So, it happened. We got the sell. At the time of writing the market is down over 7% since February 10, and creeping in on correction territory, which is classified as a 10% drop from all-time highs.
The Coronavirus is receiving the blame for the market movement and is certainly adding to the volatility. However, what I want you to remember is that this market was continuing to rise higher, for what I saw as no particular reason. It got differentiated from its fundamentals, which you can see from my buy sell chart. Reminder that the Buy/Sell graph that I send you is simply shows a 3-year time span from the market starting point to what I think is fair value for the overall stock market. There is a line above it which is 5% above my perceived fair value and a line below, that is 5% below.
I classify the market as trading out of fundamentals when it trades above or below the 10% zone, and when it’s not trading on fundamentals it trades on technicals (or charts).
Technical analysis as you may recall from previous articles, is a trading discipline that uses trends gathered from trading activity such as price movement and volume. You may hear them in such terms as 200 day moving averages or Relative Strength Indexes. Don’t worry about the jargon, just think of it as a line on a chart. I tell you this because when the markets are not trading in the short term on earnings, it goes through what we call “price discovery”.
Price discovery is a term used to describe where supply and demand meets. It has nothing to do with the company itself, or future sales or profit. It’s simply looking for a price that is tangible. Looking at the chart of the S&P 500, the blue line is the 50-day moving average, often thought of as a first level of support. The orange line is the 200 moving average, which is often referred to as the second support level. If you look you can see that over the past year, we saw the market hit the 200-day moving average 3 times and we are now looking to test that again currently.
So, in the short term if you’re looking to see where this could go from here, the next support level on the S&P 500 is around 3052, which is another 2% lower than where we are at the time of writing. If we go through that figure, then our next support level is around 10% lower than that.
Lastly about this current pull back is that even after this recent move, we are still slightly above my price for fair current value. So, I will tell you that this move was not unanticipated.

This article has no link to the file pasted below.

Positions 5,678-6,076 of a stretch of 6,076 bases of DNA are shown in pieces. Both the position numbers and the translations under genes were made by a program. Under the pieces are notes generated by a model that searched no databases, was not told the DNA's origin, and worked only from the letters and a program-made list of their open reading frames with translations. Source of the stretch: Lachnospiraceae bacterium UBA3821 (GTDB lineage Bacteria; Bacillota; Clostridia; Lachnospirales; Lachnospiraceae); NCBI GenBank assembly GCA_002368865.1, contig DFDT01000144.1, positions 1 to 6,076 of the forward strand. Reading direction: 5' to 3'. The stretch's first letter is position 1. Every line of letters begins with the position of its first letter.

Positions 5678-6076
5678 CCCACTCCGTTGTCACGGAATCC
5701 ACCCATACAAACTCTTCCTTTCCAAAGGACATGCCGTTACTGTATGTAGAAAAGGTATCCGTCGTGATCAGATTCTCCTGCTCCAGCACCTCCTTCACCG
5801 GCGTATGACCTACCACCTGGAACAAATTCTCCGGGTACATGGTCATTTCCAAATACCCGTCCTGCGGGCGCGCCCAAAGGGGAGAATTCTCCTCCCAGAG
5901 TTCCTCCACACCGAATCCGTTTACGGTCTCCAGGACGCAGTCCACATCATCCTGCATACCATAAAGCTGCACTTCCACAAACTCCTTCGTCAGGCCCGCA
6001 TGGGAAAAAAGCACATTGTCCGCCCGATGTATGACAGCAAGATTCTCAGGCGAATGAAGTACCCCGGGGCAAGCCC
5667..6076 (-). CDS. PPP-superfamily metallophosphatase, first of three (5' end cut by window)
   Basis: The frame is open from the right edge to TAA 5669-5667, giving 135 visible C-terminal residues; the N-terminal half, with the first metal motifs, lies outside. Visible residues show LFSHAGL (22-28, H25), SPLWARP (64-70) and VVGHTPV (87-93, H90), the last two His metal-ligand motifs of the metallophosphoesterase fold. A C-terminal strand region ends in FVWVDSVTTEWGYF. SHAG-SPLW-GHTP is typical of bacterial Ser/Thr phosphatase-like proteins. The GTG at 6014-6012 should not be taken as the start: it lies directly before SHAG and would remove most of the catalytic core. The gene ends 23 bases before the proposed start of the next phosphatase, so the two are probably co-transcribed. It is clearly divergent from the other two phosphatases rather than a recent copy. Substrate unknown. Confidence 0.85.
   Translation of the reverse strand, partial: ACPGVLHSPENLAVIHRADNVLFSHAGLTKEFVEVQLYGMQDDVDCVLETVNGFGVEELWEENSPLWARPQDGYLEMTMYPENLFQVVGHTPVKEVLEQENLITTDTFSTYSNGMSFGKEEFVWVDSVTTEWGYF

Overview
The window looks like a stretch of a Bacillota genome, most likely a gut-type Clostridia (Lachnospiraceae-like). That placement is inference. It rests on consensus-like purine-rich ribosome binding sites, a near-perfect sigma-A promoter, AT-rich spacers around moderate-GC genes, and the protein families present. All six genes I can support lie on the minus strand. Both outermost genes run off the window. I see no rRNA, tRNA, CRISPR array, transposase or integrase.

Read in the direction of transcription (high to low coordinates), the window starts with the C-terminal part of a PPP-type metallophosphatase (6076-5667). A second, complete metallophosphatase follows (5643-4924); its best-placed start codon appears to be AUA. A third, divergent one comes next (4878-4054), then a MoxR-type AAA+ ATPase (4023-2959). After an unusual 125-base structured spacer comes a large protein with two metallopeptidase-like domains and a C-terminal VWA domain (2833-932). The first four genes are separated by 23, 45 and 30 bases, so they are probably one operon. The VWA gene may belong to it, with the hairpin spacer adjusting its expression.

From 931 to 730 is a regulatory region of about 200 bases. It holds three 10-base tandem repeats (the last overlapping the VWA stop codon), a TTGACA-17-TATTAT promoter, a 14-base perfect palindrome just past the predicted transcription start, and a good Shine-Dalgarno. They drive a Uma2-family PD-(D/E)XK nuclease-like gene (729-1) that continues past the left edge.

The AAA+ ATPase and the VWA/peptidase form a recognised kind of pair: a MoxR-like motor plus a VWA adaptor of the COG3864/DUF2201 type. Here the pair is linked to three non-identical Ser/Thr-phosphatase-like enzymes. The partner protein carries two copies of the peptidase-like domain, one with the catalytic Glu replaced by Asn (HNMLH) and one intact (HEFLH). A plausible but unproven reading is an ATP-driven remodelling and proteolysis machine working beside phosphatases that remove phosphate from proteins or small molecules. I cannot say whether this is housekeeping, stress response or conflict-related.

If you have read anything that I’ve written over the years, then you’ll know that I hold the view that it’s time to go earn your money when the market is down. It’s time to go bargain hunting. Although I’m starting to see capitulation in the Energy sector, it’s not broad enough to pique my interest yet. Just know that we have an appetite…but we’re not salivating yet.
In summary, although it sucks watching your account balance go down, we need to ride the waves. No one can tell you what the market is going to do in the next day, week, month, or year. It’s a crapshoot in the short term, predictable in the long term. We are right at where I think we should be from a valuation standpoint, and if we do drop down further from here, my view is that it will give us opportunities to add great companies at better prices.
With that said here’s the buy/sell. If you have any questions or concerns, feel free to give me a call.
Mick Graham, CPM®, AIF®
Branch Manager Raymond James
Financial Advisor Melbourne, FL
The foregoing information has been obtained from sources considered to be reliable, but we do not guarantee that it is accurate or complete, it is not a statement of all available data necessary for making an investment decision, and it does not constitute a recommendation. Any opinions are those of Mick Graham and not necessarily those of Raymond James.
The S&P 500 is an unmanaged index of 500 widely held stocks that is generally considered representative of the U.S. stock market. Indices are not available for direct investment. Any investor who attempts to mimic the performance of an index would incur fees and expenses which would reduce returns. Investing involves risk and you may incur a profit or loss regardless of strategy selected. Past performance is not indicative of future results.